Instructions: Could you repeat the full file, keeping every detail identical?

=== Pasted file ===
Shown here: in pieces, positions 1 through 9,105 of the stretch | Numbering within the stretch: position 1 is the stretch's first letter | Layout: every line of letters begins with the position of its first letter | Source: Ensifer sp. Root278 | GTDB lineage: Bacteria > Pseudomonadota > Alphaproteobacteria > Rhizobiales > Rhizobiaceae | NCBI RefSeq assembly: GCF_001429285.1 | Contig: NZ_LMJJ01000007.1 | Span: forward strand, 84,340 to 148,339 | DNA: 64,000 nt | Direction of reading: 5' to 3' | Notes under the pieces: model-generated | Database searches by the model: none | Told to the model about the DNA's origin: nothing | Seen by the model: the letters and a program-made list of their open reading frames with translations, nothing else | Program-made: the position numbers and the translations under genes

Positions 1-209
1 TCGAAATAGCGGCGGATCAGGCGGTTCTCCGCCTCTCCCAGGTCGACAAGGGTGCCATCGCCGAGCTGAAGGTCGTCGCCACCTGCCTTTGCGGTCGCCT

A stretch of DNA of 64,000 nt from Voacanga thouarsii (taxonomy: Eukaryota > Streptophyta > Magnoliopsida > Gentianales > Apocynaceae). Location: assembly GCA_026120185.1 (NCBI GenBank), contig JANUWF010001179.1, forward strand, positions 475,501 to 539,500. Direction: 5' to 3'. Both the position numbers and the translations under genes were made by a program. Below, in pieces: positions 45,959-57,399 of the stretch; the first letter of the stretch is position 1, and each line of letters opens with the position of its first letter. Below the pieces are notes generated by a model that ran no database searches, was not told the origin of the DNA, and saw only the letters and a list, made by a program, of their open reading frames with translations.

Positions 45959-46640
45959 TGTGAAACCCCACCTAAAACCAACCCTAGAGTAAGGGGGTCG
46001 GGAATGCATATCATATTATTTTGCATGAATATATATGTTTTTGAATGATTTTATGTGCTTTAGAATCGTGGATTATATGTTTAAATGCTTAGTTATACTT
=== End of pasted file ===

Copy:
Shown here: in pieces, positions 1 through 9,105 of the stretch | Numbering within the stretch: position 1 is the stretch's first letter | Layout: every line of letters begins with the position of its first letter | Source: Ensifer sp. Root278 | GTDB lineage: Bacteria > Pseudomonadota > Alphaproteobacteria > Rhizobiales > Rhizobiaceae | NCBI RefSeq assembly: GCF_001429285.1 | Contig: NZ_LMJJ01000007.1 | Span: forward strand, 84,340 to 148,339 | DNA: 64,000 nt | Direction of reading: 5' to 3' | Notes under the pieces: model-generated | Database searches by the model: none | Told to the model about the DNA's origin: nothing | Seen by the model: the letters and a program-made list of their open reading frames with translations, nothing else | Program-made: the position numbers and the translations under genes

Positions 1-209
1 TCGAAATAGCGGCGGATCAGGCGGTTCTCCGCCTCTCCCAGGTCGACAAGGGTGCCATCGCCGAGCTGAAGGTCGTCGCCACCTGCCTTTGCGGTCGCCT

A stretch of DNA of 64,000 nt from Voacanga thouarsii (taxonomy: Eukaryota > Streptophyta > Magnoliopsida > Gentianales > Apocynaceae). Location: assembly GCA_026120185.1 (NCBI GenBank), contig JANUWF010001179.1, forward strand, positions 475,501 to 539,500. Direction: 5' to 3'. Both the position numbers and the translations under genes were made by a program. Below, in pieces: positions 45,959-57,399 of the stretch; the first letter of the stretch is position 1, and each line of letters opens with the position of its first letter. Below the pieces are notes generated by a model that ran no database searches, was not told the origin of the DNA, and saw only the letters and a list, made by a program, of their open reading frames with translations.

Positions 45959-46640
45959 TGTGAAACCCCACCTAAAACCAACCCTAGAGTAAGGGGGTCG
46001 GGAATGCATATCATATTATTTTGCATGAATATATATGTTTTTGAATGATTTTATGTGCTTTAGAATCGTGGATTATATGTTTAAATGCTTAGTTATACTT